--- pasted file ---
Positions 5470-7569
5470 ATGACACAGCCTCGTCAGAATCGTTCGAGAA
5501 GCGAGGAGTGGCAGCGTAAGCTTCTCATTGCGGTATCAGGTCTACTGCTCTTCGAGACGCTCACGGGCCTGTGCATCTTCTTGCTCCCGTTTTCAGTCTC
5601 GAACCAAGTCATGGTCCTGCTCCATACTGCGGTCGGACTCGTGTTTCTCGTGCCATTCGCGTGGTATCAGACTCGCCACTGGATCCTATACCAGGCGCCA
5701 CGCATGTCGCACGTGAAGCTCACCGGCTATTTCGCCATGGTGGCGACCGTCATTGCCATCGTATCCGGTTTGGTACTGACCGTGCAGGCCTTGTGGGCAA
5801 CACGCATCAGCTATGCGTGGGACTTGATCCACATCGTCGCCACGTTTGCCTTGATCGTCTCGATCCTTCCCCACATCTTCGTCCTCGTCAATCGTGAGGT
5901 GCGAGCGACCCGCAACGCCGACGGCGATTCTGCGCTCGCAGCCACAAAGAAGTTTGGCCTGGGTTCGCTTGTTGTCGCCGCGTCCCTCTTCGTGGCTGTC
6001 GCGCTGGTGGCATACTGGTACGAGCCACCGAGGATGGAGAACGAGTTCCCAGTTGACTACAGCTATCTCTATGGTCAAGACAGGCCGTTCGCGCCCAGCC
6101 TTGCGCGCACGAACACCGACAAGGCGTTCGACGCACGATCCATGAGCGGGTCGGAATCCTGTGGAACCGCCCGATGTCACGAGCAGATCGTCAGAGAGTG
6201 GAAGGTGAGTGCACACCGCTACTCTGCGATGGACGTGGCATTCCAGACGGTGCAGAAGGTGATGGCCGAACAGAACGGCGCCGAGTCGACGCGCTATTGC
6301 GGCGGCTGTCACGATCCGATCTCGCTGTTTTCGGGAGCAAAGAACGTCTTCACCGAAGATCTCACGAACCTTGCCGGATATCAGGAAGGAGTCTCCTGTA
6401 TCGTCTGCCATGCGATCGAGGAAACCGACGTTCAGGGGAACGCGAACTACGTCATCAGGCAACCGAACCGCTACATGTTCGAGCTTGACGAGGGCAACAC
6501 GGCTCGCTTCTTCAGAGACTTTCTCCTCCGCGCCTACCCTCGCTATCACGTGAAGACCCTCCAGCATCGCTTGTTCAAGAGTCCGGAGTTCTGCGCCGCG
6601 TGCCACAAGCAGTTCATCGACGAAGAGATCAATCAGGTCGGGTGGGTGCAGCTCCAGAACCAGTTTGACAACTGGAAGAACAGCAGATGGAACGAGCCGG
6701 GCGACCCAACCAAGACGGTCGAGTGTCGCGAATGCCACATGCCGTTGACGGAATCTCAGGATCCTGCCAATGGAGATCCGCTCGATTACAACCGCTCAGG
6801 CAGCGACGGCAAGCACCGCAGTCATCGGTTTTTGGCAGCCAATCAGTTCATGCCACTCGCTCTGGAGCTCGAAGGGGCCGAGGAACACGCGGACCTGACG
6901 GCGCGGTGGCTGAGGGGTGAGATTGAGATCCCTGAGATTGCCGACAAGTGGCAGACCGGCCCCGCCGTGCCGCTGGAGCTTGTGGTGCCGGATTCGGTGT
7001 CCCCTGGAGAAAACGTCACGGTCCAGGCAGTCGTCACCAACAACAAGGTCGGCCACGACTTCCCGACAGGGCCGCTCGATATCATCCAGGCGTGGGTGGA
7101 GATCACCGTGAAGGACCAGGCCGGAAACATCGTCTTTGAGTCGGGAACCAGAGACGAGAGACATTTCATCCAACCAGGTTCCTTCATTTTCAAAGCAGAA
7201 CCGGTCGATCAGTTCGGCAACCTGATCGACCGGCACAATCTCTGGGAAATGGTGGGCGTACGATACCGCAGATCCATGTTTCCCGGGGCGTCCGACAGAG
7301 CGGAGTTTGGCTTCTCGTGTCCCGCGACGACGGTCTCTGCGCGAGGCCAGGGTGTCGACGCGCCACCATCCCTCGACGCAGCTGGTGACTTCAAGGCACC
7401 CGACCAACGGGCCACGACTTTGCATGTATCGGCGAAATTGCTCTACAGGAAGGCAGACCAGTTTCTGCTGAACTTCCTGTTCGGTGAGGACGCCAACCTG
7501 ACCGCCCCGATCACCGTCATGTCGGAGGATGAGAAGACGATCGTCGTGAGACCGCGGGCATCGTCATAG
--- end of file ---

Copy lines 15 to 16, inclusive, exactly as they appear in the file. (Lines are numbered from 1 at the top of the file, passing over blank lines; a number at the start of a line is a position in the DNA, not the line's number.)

6701 GCGACCCAACCAAGACGGTCGAGTGTCGCGAATGCCACATGCCGTTGACGGAATCTCAGGATCCTGCCAATGGAGATCCGCTCGATTACAACCGCTCAGG
6801 CAGCGACGGCAAGCACCGCAGTCATCGGTTTTTGGCAGCCAATCAGTTCATGCCACTCGCTCTGGAGCTCGAAGGGGCCGAGGAACACGCGGACCTGACG